Federal deficits, once a hot topic that dominated policy conversations and election year advertisements, has receded to its traditional place as a bottom-shelf issue. For shame. But a new Congressional Budget Office report highlighting the potentially disastrous consequences of our long-term debt trajectory could be enough to shake the cobwebs off of one of the largest moral issues of our time.
The issue hit its peak immediately following the recession, when more than a trillion dollars was thrown into supposedly “shovel ready” projects. And it was sustained by the collapse of several European welfare states, Greece among them, which seemed to prove that investors would only tolerate so much.
“Americans are left to wonder: Could we one day find ourselves at the epicenter of such a crisis?,” wrote Rep. Paul Ryan in 2010. “Could a European-style debt crisis one day happen right here in the U.S.? The answer is undoubtedly ‘yes.’ And the sad truth is that inaction by policymakers to change our fiscal course is hastening the day of reckoning.”
After years of inaction it proved difficult to sustain momentum, particularly since more immediate problems like jobs, wages, and health care, rose to the fore. Fortunately, Republicans never let the fiscal debate die and worked diligently to whittle the deficit down from $1.4 trillion in 2009 to $438 trillion in 2015.
It hasn’t been enough.
“At 77 percent of gross domestic product (GDP), federal debt held by the public is now at its highest level since shortly after World War II,” the CBO writes in its latest Long Term Budget Outlook. “If current laws generally remain unchanged, the Congressional Budget Office projects, growing budget deficits would boost that debt sharply over the next 30 years; it would reach 150 percent of GDP in 2047. The prospect of such large and growing debt poses substantial risks for the nation and presents policymakers with significant challenges.”
That debt is the result of federal deficits more than tripling over the next three decades, soaring from 2.9 percent of GDP to 9.8 percent by 2047. That rapid increase is fueled mostly by exploding entitlement costs, the result of Baby Boomers heading into retirement and facing rising healthcare costs, as well as interest payments on our expanding debt.
The impacts of this rapid increase are potentially dire.
“The amount of debt that is projected under the extended baseline would reduce national saving and income in the long term; increase the government’s interest costs, putting more pressure on the rest of the budget; limit lawmakers’ ability to respond to unforeseen events; and increase the likelihood of a fiscal crisis.”
In plain English, this means that as the federal government is forced to borrow more money, investors will increasingly purchase Treasury securities rather than invest in the private economy. This will crowd out private investment in capital goods (computers, factories, etc) and dampen economic growth, while also giving the government far fewer tools to stimulate the economy and stem a crisis.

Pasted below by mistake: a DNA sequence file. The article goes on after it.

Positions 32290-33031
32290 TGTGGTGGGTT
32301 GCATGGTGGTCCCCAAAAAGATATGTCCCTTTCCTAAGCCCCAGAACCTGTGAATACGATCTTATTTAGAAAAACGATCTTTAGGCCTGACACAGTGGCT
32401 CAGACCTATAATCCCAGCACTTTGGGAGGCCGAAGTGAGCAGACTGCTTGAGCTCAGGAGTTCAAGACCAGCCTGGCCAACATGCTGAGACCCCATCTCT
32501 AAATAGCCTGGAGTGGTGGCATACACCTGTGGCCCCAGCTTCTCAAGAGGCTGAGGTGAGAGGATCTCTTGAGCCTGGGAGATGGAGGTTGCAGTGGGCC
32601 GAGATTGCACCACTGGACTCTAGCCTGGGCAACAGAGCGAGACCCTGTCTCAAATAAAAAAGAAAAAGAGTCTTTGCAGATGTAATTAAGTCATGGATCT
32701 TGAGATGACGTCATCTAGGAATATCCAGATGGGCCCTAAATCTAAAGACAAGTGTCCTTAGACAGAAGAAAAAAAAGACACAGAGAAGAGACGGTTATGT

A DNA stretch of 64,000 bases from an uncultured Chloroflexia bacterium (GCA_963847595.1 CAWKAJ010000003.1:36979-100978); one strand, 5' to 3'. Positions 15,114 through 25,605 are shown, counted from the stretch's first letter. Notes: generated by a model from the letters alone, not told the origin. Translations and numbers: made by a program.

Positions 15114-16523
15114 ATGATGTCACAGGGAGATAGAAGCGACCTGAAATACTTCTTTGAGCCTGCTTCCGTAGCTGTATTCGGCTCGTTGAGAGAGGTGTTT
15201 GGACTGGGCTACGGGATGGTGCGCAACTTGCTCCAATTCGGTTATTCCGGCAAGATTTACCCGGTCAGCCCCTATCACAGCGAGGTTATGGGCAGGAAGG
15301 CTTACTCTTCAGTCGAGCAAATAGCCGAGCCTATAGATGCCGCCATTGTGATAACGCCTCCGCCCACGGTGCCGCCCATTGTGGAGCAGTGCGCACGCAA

President Trump’s recently released budget would not have even put a dent in this enormous fiscal challenge. He proposed budget cuts of $54 billion, a relatively meager sum that was immediately decried by liberals as an immoral attack on Americans.
“President Trump released his proposed budget outline for 2018 on Thursday,” Jeff Spross wrote for The Week. “It is, in a word, evil. Let me repeat: This budget is evil. It presents a demented vision of what priorities the federal government should invest its resources in.”
It could be argued that budgets are moral documents insofar as they reflect the priorities of an administration. But what is often forgotten is the profound moral implications of deficits. Jay Cost writes for The Weekly Standard:
One purpose of our governing charter is “to secure the Blessings of Liberty to ourselves and our Posterity.” Debts that are imposed upon the next generation should be incurred for the purpose of securing the blessings of liberty to them. . .
By this standard, our federal budget is a reprehensible failure. No doubt, the federal government does plenty of things that interest future generations, but this explains at most a fraction of our annual shortfall. The preponderance of our deficit is due to purely political considerations. Namely, it is easier for politicians to win reelection if they distribute government benefits to voters that are in excess of tax burdens. The gap can safely be pushed off to future generations because they are not yet eligible to vote.
That’s to say nothing of the utter immorality of growing interest payments, i.e. taxpayer dollars that are being used to reward investors rather than used to advance the cause of America’s at risk populations.
Hopefully the CBO’s latest report will once again raise the profile of our national debt and deficit. Unless dramatic changes our made to our budget, much more than even President Trump is contemplating, future generations will be left with a bill they’ll inevitably be unable to pay.